Ten incredibleUK places that feel like you’re abroadwithout a car

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Flying feels more and more like a dodgy idea - what with the climate and coronavirus crises. So, when we are allowed to travel for fun again, where can we go in the UK to get the sense of wonder that comes from the best trips abroad? Here are ten suggestions you can reach without a car and some alternatives that might be more local.

  • County: without a car
  • Great for: architecture | beaches | cable car | flowers | food and drink | gardens | parks and gardens | seaside |
  • Refreshments: lots of fabulous cafes and restaurants
  • Please note: researched/updated in November 2023. If anything’s changed or you have more tips to share, do get in touch: features@goodjourney.org.uk
  1. 3. Brighton Pavilion and Saltdean Lido, East Sussex

    George IV’s seaside pleasure dome, Brighton Pavilion, redesigned by John Nash in the early 19th century, celebrates the Indo-Saracenic architecture fashionable in Regency Britain. Nash copied elaborate towers, minarets and cusped arches from Mughal mosques and tombs like the Taj Mahal. Inside, there’s the largest public display of Regency bling: chandeliers hang from silver dragons’ claws, gilded dolphins decorate the music room’s six porcelain pagodas, and even the kitchen sports copper palm trees. Follow Good Journey’s directions to the adjacent museum and gallery. For a real holiday feel hop on regular bus 12 from almost outside the Pavilion to iconic Saltdean Lido. There are more car-free things to do around Brighton in our car-free guide.

    • Getting there: The pavilion is about twenty minutes’ attractive downhill stroll from the station. Bus 12 and others will also get you there.
    • Refreshments: Fabulous South Indian street food at the Curry Leaf café, four minutes’ stroll through the Lanes.
    • Alternatively, check out lidos all over the UK with our car-free guide. And for authentic tastes from Asia, stroll along Leicester’s Golden Mile for colourful jewellery and fabric shops, embroidered kurtas and saris, enticing wafts of garlic and ginger.
  1. 4. Portmeirion, Gwynedd

    A Mediterranean piazza with colonnade and fountain; a jumble of domes, campaniles and villas in pink, turquoise and terracotta set in 70 acres of subtropical woodland above white sandy beaches. Amalfi? No, Portmeirion village stands on the Dwyryd Estuary near Cardigan Bay. Designed by Clough Williams-Ellis over five decades from 1925, the village incorporates rescued architectural features and buildings from pagodas to neoclassical colonnades.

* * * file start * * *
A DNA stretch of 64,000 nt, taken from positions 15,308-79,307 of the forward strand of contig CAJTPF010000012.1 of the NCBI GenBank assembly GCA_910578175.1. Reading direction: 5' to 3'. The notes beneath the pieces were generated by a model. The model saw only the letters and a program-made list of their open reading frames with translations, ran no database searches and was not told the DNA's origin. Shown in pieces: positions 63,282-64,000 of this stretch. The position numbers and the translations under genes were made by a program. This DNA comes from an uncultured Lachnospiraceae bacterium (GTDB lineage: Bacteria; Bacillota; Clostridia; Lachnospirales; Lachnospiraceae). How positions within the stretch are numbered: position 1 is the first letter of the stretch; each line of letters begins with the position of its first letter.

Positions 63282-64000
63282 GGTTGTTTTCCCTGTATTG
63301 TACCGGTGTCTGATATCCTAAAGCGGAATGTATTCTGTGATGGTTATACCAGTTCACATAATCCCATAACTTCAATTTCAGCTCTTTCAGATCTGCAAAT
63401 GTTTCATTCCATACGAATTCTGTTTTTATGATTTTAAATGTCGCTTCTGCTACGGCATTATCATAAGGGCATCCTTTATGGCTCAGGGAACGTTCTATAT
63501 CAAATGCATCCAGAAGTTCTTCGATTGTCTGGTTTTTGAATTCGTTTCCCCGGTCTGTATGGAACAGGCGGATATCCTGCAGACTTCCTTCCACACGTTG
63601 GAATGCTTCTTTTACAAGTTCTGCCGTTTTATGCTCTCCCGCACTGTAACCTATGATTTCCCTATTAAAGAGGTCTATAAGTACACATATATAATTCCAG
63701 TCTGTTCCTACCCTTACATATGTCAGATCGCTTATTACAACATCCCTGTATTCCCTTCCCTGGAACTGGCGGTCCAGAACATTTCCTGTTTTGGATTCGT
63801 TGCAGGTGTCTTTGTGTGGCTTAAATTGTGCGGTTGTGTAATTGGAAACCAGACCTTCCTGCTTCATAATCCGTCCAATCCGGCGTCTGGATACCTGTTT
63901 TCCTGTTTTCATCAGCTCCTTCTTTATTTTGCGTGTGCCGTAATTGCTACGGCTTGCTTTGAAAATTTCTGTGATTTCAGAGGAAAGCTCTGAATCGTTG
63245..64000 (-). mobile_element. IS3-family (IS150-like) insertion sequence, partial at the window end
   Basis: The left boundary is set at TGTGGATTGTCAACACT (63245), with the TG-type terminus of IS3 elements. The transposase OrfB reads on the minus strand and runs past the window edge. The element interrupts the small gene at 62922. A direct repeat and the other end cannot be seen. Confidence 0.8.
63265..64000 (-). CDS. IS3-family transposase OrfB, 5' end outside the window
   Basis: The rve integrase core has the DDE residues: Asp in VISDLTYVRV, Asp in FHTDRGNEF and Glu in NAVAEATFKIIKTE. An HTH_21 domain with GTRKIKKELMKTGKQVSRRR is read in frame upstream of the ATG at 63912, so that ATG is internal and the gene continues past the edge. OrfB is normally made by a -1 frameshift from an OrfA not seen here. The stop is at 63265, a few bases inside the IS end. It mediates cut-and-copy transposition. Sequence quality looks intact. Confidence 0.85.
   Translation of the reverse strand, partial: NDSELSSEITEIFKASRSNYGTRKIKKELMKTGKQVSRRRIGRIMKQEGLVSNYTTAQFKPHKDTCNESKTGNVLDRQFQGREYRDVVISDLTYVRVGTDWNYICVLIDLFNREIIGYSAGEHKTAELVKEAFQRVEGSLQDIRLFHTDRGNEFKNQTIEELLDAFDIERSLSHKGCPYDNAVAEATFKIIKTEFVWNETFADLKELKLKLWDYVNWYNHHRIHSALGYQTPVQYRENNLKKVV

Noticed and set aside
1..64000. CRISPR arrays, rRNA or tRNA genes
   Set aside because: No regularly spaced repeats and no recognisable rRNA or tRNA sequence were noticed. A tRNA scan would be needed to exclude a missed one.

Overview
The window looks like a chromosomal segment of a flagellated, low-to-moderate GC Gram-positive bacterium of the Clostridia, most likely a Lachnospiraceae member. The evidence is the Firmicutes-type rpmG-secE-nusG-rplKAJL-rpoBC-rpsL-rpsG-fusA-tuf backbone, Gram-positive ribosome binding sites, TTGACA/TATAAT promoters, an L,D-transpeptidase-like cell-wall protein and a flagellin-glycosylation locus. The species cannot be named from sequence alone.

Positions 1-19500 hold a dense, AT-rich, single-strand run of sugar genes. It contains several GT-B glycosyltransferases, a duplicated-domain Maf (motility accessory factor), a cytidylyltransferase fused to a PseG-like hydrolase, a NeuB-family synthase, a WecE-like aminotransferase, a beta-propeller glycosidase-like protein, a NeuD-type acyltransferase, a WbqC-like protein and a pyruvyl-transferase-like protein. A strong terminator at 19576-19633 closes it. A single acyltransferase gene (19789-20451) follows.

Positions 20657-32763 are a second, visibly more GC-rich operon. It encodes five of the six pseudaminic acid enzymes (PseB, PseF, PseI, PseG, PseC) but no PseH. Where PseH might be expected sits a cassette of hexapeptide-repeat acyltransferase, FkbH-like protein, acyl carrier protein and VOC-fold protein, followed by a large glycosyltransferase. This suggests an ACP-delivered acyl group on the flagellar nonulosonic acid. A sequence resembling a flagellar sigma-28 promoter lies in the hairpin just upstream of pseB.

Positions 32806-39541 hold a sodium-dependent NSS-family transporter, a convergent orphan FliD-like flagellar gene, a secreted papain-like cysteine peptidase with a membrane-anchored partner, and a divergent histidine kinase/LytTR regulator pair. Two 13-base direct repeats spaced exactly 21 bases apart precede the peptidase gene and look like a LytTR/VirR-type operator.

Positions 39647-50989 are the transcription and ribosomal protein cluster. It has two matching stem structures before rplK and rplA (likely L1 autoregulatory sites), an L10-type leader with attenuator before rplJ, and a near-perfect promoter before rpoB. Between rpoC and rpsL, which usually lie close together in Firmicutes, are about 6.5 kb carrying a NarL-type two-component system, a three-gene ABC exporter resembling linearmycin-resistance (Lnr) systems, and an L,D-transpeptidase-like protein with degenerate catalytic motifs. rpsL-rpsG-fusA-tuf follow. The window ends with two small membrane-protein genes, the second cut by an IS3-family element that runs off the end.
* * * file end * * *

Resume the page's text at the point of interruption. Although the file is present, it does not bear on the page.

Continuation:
• Get there: From Minffordd railway station, walk past Castell Deudraeth and follow the footpath along the field below it.
    • Refreshments: Several on-site places to get food too, including Caffi Glas, which has seats outside offers classics like pizza Napoletana or take away a cornet from Caffi’r Angel, the village’s Italian-style gelateria.
    • Alternatively, for glimpses of Italy in London, try the Italian church and deli in Clerkenwell or wander round Little Venice. Birmingham, famously, has more canals than Venice and several cities (like Leeds and Bristol) use their waterways as an enjoyable means of transport…
  1. 5. Mayfield Lavender, Surrey

    Provence is not the only place to see those buzzing violet fields, their neat, fragrant rows converging towards the horizon – there are champs de lavande dotted across the English and Welsh countryside. Mayfield Lavender Farm opens on June 1st and the slopes turn purple in summer.

    • Getting there: Take the train from London Victoria to East Croydon or Purley, then hop on bus 166 to Oaks Park in Carshalton Road.
    • Refreshments: Cream teas, sandwiches, drinks and cakes at the on-site café.
    • Alternatively, there are also lavender fields in Yorkshire, Norfolk, Somerset, Shropshire, Warwickshire, Powys, Surrey, Sussex, Kent, Hertfordshire and Hampshire.
  1. 6. Camel Valley Vineyard

    The Camel Valley Vineyard has a room full of prizes from recent years (literally hundreds of them since 1993) and its Cornish fizz has beaten Bollinger in blind taste tests. The Pinot Noir sparkling Rosé scooped the International Wine Awards gold medal and trophy in 2014. Drink to their success while sitting on the slate terrace above sloping, green vines looking across the valley towards the distant woods and downs. There is a tour every weekday afternoon, taking in the state-of-the-art winery and a glass of still wine. For more adventures in the area, see our car-free guide to Bodmin.

    • Getting there: The vineyard is right on the Camel Trail cycle path, a couple of miles west of Bodmin so it’s easy to cycle there (or walk if you keep an eye out for bikes!) But if that sounds too energetic. It’s only a lovely, leisurely mile along the beautiful valley from Boscarne Junction on the Bodmin and Wenford steam railway. The station is right next to the trail so – with a little bit of forward planning – you can continue on foot, have a glass or two and get a later train back.